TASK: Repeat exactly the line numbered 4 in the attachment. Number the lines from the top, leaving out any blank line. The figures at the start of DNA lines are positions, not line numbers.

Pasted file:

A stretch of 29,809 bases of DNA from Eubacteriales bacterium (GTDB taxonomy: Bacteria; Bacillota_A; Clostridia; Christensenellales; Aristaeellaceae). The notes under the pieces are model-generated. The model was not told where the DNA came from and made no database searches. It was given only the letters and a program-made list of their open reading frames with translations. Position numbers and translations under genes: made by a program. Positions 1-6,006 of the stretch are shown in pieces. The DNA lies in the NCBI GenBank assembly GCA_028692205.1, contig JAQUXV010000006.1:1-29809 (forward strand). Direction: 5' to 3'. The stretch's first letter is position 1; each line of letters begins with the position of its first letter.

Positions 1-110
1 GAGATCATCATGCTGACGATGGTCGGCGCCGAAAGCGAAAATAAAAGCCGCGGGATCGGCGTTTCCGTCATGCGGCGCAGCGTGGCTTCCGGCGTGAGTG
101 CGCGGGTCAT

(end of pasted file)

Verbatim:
101 CGCGGGTCAT